Why Some People Get Bummed Out In August & Others Don't, According To Experts

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August is often seen as an in-between time: It signifies the end of summer is quickly approaching, but it's not quite the season for cozy sweaters and apple cider yet. It's also the time when many people gear up to leave behind summer vacation (even if you're long past your school days), and get ready to take on extra projects at school or work. The month can feel long, and sometimes anxiety-provoking, and it's not unusual for some people to get extra mopey in August. Commonly referred to as a case of the "August Blues," or "August Sads," fellow Bustler Lucia Peters accurately described this phenomenon as "basically the 'Sunday Scaries' — just for an entire month instead of a day."

So, why does it seem some people are more affected by this seasonal anxiety than others? Amy Sedgwick, LADC, CCDP, SCPG, the director of clinical operations at the treatment center Mountainside, says that oftentimes, much like the Sunday Scaries, August Blues can be a sign you're not being present in your day-to-day life.

"August can bring a mixed bag of feelings. Some people feel regret over not having gone on that perfect getaway or not having 'enough' fun, while others feel a sense of dread or anxiety that they will have to 'buckle down' in September," she explains. "They aren’t living in the moment — either focusing on missed opportunities in the past, or anticipating responsibilities coming in the future."

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Moreover, even if you're not currently enrolled in school or stressing at work, your past can play a role in whether or not your mood is greatly affected by August Blues. Ask yourself: Were you a student who stressed about the start of school and homework? Did you always try hard to fit in, or have negative experiences with peers?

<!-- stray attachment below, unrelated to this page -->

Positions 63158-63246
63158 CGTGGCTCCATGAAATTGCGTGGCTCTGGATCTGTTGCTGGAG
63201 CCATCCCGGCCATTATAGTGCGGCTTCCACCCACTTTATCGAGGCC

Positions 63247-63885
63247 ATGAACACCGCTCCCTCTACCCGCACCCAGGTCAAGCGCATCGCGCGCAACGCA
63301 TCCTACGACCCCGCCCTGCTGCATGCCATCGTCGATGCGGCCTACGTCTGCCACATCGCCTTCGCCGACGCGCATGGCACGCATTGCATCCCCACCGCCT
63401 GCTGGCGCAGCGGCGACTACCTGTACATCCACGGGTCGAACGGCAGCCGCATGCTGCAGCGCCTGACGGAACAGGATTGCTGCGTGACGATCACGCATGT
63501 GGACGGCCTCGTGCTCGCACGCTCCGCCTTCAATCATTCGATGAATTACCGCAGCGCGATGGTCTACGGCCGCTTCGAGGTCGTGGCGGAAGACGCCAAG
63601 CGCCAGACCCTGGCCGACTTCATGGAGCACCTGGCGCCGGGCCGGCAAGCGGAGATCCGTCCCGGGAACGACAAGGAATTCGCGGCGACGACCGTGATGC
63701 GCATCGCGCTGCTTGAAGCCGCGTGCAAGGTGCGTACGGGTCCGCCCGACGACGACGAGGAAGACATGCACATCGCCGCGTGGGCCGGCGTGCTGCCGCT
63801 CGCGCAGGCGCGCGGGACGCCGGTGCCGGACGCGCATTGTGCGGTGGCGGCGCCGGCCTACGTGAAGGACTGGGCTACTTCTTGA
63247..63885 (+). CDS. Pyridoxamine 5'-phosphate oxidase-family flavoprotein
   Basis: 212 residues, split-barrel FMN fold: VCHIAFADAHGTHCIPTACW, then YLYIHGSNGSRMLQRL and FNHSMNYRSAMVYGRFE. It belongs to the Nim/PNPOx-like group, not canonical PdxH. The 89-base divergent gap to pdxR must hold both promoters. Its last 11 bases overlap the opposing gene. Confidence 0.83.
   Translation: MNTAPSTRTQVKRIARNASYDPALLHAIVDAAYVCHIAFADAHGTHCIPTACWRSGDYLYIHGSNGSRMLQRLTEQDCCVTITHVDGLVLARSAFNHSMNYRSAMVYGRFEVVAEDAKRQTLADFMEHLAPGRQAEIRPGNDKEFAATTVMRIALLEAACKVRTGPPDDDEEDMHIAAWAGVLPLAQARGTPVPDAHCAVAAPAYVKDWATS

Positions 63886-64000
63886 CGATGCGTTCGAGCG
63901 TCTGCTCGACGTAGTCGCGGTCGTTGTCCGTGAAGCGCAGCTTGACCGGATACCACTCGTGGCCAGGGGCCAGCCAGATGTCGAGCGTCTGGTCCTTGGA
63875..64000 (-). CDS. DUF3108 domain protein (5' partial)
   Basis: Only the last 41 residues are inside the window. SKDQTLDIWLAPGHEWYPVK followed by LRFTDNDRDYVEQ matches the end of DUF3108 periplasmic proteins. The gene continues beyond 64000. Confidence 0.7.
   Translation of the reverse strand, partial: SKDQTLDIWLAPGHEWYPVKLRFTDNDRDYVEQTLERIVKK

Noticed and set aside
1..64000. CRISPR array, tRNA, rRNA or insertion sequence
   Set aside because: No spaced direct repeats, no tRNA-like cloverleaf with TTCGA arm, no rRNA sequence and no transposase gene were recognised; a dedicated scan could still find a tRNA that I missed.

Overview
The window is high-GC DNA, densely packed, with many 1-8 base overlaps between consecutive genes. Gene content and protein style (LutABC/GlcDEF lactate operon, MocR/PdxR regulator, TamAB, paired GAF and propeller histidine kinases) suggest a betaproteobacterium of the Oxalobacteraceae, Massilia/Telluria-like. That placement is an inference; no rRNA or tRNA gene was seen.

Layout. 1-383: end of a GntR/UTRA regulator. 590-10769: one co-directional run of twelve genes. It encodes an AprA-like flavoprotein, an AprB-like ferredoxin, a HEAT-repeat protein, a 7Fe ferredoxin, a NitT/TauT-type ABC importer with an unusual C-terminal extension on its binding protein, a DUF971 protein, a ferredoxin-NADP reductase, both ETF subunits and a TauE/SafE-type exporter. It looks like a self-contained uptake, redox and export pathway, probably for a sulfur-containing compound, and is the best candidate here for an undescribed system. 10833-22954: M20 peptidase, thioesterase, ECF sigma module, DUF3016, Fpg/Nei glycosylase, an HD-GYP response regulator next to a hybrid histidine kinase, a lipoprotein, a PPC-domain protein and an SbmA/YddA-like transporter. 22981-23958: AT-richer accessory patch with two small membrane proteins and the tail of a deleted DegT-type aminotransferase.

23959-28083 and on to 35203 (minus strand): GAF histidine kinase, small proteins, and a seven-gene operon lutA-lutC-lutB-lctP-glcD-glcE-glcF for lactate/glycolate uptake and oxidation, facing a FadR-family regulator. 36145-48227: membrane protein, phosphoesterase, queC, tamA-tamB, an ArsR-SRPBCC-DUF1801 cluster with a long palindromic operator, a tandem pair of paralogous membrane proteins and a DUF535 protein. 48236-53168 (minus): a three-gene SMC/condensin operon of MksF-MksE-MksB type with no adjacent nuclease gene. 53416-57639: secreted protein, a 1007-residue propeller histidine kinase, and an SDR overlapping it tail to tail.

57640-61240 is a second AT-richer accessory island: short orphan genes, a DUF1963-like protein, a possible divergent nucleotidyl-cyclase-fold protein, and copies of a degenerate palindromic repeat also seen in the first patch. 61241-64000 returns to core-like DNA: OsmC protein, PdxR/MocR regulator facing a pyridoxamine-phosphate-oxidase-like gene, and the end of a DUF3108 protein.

As Business Insider reported, research has shown that many of your childhood and teenage experiences can affect your health, mood, and more long into adulthood. So, Sedgwick explains that for some folks, much of the anxiety that's spurred during August may simply be a "leftover feeling from childhood when September marked the beginning of school."

Chances are, if your August Blues are brought on because you are stuck in the past or worrying about the future, the solution is simple: Seize the day. Sedgwick says to "do whatever it is that signifies summer to you, and truly savor the experience" to help some of your August Blues feel, well, less blue. Try to enjoy alone time before summer ends, and perhaps practice mindfulness so you can be more in the moment. Other activities, such as being in nature, grounding your feet, and breathing exercises may also help you feel a little less on edge.

What's more, Sedgwick suggests that, "If you feel anxiety about summer ending, then it may be helpful to reframe autumn. Make a list of the fun things you can do in the fall."

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Basically, beating the August Blues is all about putting things into perspective, and taking everything one step at a time. However, it's important to note that the August Blues could be a signal of deeper mental health issues: The change in seasons can impact most mental health disorders in one way or another, and could make you more susceptible to experiencing August Blues. Sedgwick says that depending on the "intensity and duration" of your emotions, it may be your cue to seek a mental health professional who can help you determine if your August Blues are actually a symptom of an anxiety disorder, or another mental health issue like seasonal affective disorder (SAD) or depression.

Overall, Sedgewick says, "It’s not always easy to stay in the moment, but anyone feeling August Blues should try to be fully present in their 'right now.'" By tapping into the reasons why you're feeling extra sad or nervous this month, and what makes you more vulnerable to August Blues, you can better care of your mental health.